by Will Viharo
First, an announcement: I’ll be wrapping up this series at year’s end. I’ve had the honor and pleasure of interviewing dozens of fantastic writers with varying voices, backgrounds, and agendas. It’s been a real education for me and hopefully for you.
I’m especially proud that I’ve been able to virtually chat with writers like J. David Osborne, whom I’ve never met in person, like most of this series’ subjects. I know him a lot better now, and I’m better for it.
It’s very instructive for writers to interact with one another and to feel a part of a broader community, whether online or in person or both. This way one doesn’t feel completely isolated from society, even if the act of writing itself is often like being stranded on a desert island, waiting for one's ship to come in.
Especially illuminating are the perspectives of those whose ship has sailed, but with them at the helm. They cast a beacon of hope for all of us left behind.
But then you discover that even popular authors like Canada’s Owen Laukkanen feel like they remain far, far from their desired destinations…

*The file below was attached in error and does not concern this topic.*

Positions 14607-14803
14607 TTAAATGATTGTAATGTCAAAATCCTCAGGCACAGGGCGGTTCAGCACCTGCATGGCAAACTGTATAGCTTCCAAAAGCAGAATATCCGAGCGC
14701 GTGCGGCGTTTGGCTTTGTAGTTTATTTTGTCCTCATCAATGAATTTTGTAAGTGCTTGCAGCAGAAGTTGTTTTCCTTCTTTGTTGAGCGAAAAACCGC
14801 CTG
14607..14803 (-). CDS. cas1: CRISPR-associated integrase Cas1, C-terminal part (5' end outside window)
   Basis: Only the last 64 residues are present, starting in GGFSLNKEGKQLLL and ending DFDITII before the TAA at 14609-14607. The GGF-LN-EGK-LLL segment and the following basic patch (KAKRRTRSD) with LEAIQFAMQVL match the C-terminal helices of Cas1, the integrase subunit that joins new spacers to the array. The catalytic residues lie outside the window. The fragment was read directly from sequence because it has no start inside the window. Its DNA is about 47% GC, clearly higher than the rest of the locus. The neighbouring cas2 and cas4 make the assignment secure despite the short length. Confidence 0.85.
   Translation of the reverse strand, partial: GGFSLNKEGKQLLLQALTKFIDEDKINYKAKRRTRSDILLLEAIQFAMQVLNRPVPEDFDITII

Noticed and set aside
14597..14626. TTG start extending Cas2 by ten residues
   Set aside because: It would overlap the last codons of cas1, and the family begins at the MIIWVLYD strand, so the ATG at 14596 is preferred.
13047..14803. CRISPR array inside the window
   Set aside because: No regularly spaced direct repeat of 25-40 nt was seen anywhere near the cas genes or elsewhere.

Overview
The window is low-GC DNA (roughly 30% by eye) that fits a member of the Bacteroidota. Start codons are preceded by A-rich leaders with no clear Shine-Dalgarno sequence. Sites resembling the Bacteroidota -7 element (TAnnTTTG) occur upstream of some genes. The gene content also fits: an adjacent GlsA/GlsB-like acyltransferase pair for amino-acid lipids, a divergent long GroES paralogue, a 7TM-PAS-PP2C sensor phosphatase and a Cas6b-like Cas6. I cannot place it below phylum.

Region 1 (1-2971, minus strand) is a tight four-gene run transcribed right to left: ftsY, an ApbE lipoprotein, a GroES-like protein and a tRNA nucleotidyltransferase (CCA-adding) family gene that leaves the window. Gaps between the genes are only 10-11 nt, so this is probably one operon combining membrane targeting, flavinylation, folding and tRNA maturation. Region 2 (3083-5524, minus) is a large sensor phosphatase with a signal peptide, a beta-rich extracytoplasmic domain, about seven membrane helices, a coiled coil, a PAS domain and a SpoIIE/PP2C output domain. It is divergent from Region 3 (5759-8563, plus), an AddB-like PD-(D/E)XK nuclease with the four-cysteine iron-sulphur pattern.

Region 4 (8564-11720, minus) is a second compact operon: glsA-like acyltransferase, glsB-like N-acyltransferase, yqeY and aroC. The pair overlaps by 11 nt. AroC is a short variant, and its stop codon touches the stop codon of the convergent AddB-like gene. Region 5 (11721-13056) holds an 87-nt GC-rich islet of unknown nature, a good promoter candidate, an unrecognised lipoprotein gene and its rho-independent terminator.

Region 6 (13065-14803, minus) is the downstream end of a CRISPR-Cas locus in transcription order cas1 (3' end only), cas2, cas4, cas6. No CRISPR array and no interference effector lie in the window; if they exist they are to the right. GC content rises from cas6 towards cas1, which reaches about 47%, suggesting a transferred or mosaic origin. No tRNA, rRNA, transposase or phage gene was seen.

I wish I interviewed more female writers for this blog. I just don’t have as many in my social media circles, but I am working to change that. I feel it’s important to be inclusive when it comes to gender and racial identity in a world with such complex, eclectic demographics. But particularly in the arts, since that’s my ‘hood.
Lisa Brackmann did me the honor of answering a few questions. I say I’m honored because she is a true literary success and inspiration. She does her kind proud, and no, I don’t mean “women,” though she’s an emblem of strength in that department, too.
The link between academia and art has a lengthy, complicated history. While the literary establishment tends to elevate and reward those who “play by the rules” by formally studying before commercially practicing their craft, the fringe elements of the industry often praise and promote the independent rebels.
Then you have writers like Anthony Neil Smith, who keeps a foot planted firmly in both camps while doing his own thing his own way, earning respect from both publishers and peers.
Writers draw upon a variety of sources to fuel their fiction, whether it’s their real life experiences or popular culture or both.
For Canadian author/editor/publisher/all-around-good-guy Axel Howerton, it might be a combination, as it is in my case, or maybe he fully inhabits the creative worlds on both sides of his brilliant brain’s border between reality and fantasy.
In any case, we’re the beneficiaries of his boundless imagination.